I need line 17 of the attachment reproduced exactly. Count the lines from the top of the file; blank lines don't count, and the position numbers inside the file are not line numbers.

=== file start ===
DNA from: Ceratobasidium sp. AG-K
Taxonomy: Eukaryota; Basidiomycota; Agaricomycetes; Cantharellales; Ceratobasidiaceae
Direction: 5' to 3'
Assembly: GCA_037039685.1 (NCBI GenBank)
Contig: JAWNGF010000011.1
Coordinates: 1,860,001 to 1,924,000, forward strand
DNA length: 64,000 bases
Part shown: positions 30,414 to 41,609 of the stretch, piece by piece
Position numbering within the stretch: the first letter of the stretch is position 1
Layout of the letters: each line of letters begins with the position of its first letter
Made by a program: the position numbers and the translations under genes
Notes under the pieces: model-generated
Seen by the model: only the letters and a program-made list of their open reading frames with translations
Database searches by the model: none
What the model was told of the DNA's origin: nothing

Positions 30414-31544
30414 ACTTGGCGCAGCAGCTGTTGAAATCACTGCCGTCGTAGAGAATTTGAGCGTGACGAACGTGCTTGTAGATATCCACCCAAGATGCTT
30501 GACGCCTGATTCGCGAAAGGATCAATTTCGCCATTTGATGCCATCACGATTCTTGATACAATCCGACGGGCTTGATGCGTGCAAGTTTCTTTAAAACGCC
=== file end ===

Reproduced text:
30414 ACTTGGCGCAGCAGCTGTTGAAATCACTGCCGTCGTAGAGAATTTGAGCGTGACGAACGTGCTTGTAGATATCCACCCAAGATGCTT